Cupcakes stand untouched, homemade pies stay uneaten, and only a handful of people browse the craft stalls. This is St George's Market on a Saturday morning.
Normally, this award-winning market in central Belfast is jammed with eager shoppers stocking up for the week ahead, laying in fresh local vegetables, eggs, meat and cheese, or treating themselves to a tasty lunch.
Families and friends meet to chat and listen to live music, children get their faces painted or play with young animals at the open farm stall. But today the market stands half-empty.
Since the flag protests at City Hall on Saturday lunchtimes began, with crowds of flag-waving loyalists marching into town from east Belfast and back again afterwards, many stall-holders have seen their trade freefall.
Paula Hinchcliffe, who runs The Cakery Bakery, says that she is £700 down a week, for the first three weeks of January.
“Soul-destroying. That's the only word for it,” she says. “I have worked so hard to build this up. But I can't afford to carry on like this. If this continues, I'm going to have to find another source of income, I just can't sustain losing this much. And it's not just me: some stall-holders didn't make any money at all last week. They had to go home with nothing.”
The weather and usual January lull, may not have helped.
But Hinchcliffe says: “It's nothing to do with the weather. I've been looking back at my January figures for the last three years, and it's never been as bad as this. People won't come in because they know there's going to be a protest. Last Saturday, the roads were blocked by police landrovers. If I was a shopper, I wouldn't want to come into town.
“The people who are coming into the market are buying, but it's not enough.”
Pat Dyer, who runs City Centres chocolate stall, and is chair of the National Market Traders Federation in St George's, calls the situation “terrible”.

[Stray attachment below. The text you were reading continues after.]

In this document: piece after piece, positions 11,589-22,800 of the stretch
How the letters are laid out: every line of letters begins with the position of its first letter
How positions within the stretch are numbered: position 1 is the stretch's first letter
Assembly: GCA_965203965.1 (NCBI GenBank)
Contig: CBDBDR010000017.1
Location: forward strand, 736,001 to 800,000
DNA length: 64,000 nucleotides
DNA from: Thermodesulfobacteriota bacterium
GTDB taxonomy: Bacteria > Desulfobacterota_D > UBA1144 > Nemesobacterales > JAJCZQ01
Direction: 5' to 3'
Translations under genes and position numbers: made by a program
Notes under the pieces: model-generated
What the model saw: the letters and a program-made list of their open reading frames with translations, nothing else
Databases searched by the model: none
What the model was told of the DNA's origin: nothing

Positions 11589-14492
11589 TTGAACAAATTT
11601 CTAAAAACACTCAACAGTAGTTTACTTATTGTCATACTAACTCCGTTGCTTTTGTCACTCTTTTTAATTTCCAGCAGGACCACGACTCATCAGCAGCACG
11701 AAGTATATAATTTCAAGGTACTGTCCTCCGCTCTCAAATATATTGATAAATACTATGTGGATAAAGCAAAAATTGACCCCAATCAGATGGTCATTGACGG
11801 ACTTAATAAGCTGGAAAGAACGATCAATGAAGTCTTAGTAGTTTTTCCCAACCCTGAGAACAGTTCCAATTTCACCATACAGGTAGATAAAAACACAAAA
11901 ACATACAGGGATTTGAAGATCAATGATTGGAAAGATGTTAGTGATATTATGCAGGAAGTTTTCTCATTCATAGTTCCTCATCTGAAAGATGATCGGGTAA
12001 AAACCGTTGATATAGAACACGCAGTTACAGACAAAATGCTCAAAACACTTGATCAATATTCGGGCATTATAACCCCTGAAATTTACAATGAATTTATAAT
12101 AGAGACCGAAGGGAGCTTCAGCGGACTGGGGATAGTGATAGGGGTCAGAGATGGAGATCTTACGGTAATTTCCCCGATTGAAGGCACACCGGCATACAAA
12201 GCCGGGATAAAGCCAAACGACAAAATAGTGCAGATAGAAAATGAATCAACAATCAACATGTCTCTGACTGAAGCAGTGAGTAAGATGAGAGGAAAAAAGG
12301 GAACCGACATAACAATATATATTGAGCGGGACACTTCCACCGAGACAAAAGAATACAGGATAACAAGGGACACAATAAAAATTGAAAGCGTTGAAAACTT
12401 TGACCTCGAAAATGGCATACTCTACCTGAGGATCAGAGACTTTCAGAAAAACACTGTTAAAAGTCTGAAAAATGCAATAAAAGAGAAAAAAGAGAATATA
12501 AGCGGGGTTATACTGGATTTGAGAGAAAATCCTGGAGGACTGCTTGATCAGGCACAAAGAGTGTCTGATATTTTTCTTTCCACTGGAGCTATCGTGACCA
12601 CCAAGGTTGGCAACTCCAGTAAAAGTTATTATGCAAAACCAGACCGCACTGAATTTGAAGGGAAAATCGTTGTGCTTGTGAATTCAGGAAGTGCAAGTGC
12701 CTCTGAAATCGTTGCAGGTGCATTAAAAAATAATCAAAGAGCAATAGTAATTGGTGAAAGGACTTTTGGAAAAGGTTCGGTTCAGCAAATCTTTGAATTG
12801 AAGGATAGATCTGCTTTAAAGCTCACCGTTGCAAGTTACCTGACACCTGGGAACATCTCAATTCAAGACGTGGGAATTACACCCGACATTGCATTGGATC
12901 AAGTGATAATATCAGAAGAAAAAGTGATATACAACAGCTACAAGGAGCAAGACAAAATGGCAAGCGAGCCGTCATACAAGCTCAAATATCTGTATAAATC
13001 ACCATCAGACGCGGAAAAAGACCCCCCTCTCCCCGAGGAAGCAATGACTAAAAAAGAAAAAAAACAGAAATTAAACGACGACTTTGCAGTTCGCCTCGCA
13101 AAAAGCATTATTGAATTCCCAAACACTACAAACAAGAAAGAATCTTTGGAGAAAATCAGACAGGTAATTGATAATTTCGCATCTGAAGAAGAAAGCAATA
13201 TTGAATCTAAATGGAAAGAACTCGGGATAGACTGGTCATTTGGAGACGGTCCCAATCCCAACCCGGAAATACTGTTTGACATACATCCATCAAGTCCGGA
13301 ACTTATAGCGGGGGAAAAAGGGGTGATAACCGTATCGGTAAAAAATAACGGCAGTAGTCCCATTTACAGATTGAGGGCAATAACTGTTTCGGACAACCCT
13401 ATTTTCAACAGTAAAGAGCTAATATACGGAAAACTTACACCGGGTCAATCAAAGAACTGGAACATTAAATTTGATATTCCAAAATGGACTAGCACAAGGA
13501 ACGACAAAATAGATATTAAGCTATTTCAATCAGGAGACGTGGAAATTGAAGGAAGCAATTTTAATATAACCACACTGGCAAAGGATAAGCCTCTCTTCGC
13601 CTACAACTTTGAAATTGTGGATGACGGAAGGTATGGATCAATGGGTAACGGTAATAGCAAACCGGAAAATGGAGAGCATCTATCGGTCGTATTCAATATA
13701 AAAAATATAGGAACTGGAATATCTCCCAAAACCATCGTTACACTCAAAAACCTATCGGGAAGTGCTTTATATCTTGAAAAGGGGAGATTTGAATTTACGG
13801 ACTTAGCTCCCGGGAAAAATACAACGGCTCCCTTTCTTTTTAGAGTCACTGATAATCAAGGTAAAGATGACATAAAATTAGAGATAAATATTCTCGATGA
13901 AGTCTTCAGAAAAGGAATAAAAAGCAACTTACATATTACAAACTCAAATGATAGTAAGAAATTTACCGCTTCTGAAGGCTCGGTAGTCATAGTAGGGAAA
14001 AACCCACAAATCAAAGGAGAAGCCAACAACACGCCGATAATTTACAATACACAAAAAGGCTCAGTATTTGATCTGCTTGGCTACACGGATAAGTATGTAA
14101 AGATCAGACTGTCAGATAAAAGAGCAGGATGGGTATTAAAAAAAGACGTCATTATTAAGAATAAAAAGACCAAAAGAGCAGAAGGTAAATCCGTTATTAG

“I want to thank the people who have come down to the market this morning. We're suffering from the fear factor. People are worried that if they come into town, they might have problems getting home again.”
Dyer has written to Belfast City Council, asking for a goodwill gesture for the beleaguered traders, such as a rent holiday.
“Some traders didn't even raise enough to pay for their stall last week,” he says.
“Sometimes it only takes a trader to lose £100 for a couple of weeks, and that's them gone.”
Jenny Kennedy, who runs the Hot Lips curry and stew stall, says that some traders are finding it harder than others: “At least the craft people can box their goods up and take them home. I can't do that, because it's all freshly-made.”
Jenny opens a pot to show steaming Irish stew.
“See — all fresh and ready to go. But no-one eats stew or curry until lunchtime, and that's when the city centre protests happen. You look out and the streets are suddenly empty, it's like something out of a film. I know one stall that's gone out of business — just given up.”
Another trader is close to tears. She says: “I don't care what flag they put up over City Hall, if I don't see another flag again, of any kind, it'll be too soon. I just want it sorted. This is wrecking us.”
Traders are doing their best to tempt people in: Jenny Kennedy has promoted her curries on Twitter, using catchy codes like Love Me Tandoor, and Pat Dyer says that there are special plans for St Valentine's Day, St Patrick's Day and Easter. But while the unrest continues, they are facing an uphill struggle.
It's the same at nearby Galley Cafe, on the Belfast Barge.
Saturday lunchtimes usually bring hungry market-goers to this unusual restaurant.
But this Saturday, there's only one diner on board.
“It's been dreadful,” says Rachel Brown. “We'd expected a January lull, but this has been really shocking. We've had people booking then cancelling because they can't get into town. Last Saturday, we had two people all afternoon. It’s the worst ever. It's just not sustainable.”
Brown, together with co-proprietor Bri Farren, have plans to encourage people back to the barge with special live music events, after the success of their popular jazz and DJ nights.
Back at St George's, Paula Hinchcliffe notes the absence of children in the market. “This place is normally packed with kids. But today the face-painter has nothing to do, she's giving away balloons.
“And you really notice the absence of tourists too. Whatever is happening here in Belfast, we're doing it to ourselves.”